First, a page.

We have joined hands with President Maithripala Sirisena and are contesting on the ‘betel’ symbol expecting to work in coordination and goodwill. We only support the President and are much concerned about the Treasury bond scam which also involves EPF/ETF funds of the plantation people. In any case after the February 10 polls, our General Secretary Arumugan Thondaman will take a final decision in consultation with the National Council of the party, whether or not to work in coordination with the government. The CWC welcomes the new electoral system, because it gives us an opportunity to increase our representation.

The two PSs of Ambagamuwa and Maskeliya have now been made into six PSs and this gives them an opportunity to increase their political representation. Divisions among the community due to the mushrooming political parties pose a threat.

Muthusamy Dharmalingam (57), retired estate worker of Melford Estate, Pussellawa, located three km from the town, in the steep ascending narrow road, which is in a run-down condition. The estate was formerly under the management of Pussellawa Plantations Ltd. and is now under Damro Company:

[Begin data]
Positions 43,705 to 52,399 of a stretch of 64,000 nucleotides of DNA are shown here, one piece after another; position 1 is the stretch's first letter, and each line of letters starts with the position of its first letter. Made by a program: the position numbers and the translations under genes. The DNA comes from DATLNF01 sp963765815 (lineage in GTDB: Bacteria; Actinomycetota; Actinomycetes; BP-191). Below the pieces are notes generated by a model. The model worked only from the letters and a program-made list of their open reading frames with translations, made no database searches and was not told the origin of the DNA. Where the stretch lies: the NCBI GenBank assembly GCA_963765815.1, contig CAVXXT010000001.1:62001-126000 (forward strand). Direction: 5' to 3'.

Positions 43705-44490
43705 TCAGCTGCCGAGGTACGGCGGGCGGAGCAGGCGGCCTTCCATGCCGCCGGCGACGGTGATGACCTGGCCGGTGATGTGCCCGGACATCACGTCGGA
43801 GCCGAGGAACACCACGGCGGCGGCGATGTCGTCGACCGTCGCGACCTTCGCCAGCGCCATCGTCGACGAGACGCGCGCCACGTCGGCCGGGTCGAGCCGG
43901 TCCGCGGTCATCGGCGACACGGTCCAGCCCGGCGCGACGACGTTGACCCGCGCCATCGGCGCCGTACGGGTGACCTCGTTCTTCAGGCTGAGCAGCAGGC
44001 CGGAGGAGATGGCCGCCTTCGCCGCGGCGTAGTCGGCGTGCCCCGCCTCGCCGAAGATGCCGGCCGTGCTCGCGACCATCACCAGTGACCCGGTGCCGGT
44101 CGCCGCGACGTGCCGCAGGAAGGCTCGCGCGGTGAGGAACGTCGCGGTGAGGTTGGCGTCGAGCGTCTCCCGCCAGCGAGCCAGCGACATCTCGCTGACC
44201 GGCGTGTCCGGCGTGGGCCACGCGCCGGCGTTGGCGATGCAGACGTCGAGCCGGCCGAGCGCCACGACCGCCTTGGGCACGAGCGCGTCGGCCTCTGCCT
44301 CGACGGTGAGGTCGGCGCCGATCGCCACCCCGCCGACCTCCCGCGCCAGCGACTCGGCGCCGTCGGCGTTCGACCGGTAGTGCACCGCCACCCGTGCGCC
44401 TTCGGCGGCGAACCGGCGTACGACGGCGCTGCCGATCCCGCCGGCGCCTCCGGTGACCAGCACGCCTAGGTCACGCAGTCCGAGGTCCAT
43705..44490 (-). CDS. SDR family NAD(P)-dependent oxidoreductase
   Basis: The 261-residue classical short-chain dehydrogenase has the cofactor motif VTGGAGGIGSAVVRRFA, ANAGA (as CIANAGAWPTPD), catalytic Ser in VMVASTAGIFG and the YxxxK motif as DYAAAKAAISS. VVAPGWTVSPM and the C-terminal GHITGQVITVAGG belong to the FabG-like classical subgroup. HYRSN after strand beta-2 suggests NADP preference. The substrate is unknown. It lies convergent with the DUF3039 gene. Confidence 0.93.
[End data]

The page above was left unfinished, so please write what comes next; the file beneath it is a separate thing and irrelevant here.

We have been voting at every election but we see the candidates, parliamentarians or councilors only during canvassing time. We have many problems relating to our houses, water supply, sanitary facilities and income. Only my wife is employed in the estate and she too becomes sick from time to time. I am a sick person confined to the house. Of my three sons attending school, the eldest sat the GCE (O/L). Previously we had Samurdhi assistance but now even that has been discontinued. The line room in which we live is in a dilapidated condition. We did not get any assistance either from the estate management or the local government authorities. Only a small patch of concrete road was done by the Plantation Human Development Trust (PHDT).

Malakaruppan Maheswaran (47), a labourer in Melford Estate: